Victoria Day among Sundance picks

A quartet of Canadian films will crash America's most prestigious indie party...

A quartet of Canadian films will crash America’s most prestigious indie party, the Sundance Film Festival, next month in Park City, Utah.

Award-winning writer/director David Bezmozgis will debut his feature Victoria Day in the World Cinema Dramatic Competition along with Before Tomorrow, the latest production from Igloolik Isuma Productions (Atanarajuat) by Madeline Piujug Ivalu and Marie-Helene Cousineau, which screened first at the Toronto International Film Festival.

The World Cinema Documentary section has also included two Canadian entries, Nollywood Babylon, a National Film Board coproduction directed by Ben Addelman and Samir Mallal (Discordia), and the first major production in 20 years by veteran filmmaker and photographer Paul Saltzman, Prom Night in Mississippi.

Victoria Day chronicles the turbulent events of a 16-year-old boy who experiences a dramatic Canadian hat trick — sex, death and the hockey playoffs — in less than a week. Starring Mark Rendall (Childstar), the film is an intimate character study set in North York in the spring of 1988, when the Edmonton Oilers dominated hockey and suburban kids still headed down in droves to Ontario Place to hear ’60s rock icons.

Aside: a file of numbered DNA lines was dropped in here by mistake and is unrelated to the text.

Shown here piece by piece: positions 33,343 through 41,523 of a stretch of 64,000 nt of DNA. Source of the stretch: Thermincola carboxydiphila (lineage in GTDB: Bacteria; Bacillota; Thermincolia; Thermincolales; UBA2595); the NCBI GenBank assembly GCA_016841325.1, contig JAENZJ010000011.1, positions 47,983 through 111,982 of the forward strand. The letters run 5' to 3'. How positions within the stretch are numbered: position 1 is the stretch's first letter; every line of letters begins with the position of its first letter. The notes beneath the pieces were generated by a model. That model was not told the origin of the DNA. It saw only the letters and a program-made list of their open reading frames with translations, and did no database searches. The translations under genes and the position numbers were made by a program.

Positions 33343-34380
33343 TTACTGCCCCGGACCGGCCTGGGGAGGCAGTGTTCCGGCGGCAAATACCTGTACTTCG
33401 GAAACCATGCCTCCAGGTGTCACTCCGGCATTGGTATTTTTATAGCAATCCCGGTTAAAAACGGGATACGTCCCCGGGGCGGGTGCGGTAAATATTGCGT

When a young hockey player goes missing after a Bob Dylan concert, the lives of his team, including Rendall and family, are convulsively transformed.

Asked whether he is surprised that Sundance chose such an unabashedly Canadian film, filled with hockey and titled after a holiday that no one knows in the States, Bezmozgis parries with a question of his own. ‘What’s wrong with Canada? Sundance has films from everywhere — Mexico, China and Spain. My film, like my stories, isn’t parochial or marginal. Toronto is a major North American city, where I experienced things quite similar to the ones that friends in Chicago, New York and L.A. had while growing up.’

A Markham Street production, Victoria Day will be distributed by E1 in Canada, with Charlotte Mickie, head of Maximum Films International sales division handling foreign rights.

Considering the international success of Bezmozgis as an author — he’s been published in The New Yorker and nominated for the U.K. Guardian First Book Award — Victoria Day should have a promising future.

Atanarajuat screened successfully in major U.S. markets, so hopes are high for Isuma’s Before Tomorrow. A tough, poetic film, it dramatizes the tragic effect that Western society brought on to North America’s original peoples through the tale of a grandmother and grandson struggling to survive after manmade disease has devastated their tribe.

Far more comic in tone is Nollywood Babylon, a colorful look at the Nigerian film industry, which now ranks third in productivity to Hollywood and Bollywood.

Returning to documentaries after nearly two decades, Paul Saltzman, who was Deepa Mehta’s life and business partner, offers a tense, insightful doc about the first integrated senior prom in a small-town Mississippi high school. For Saltzman, who spent time in the South during the Civil Rights era, Prom Night marks a true return home.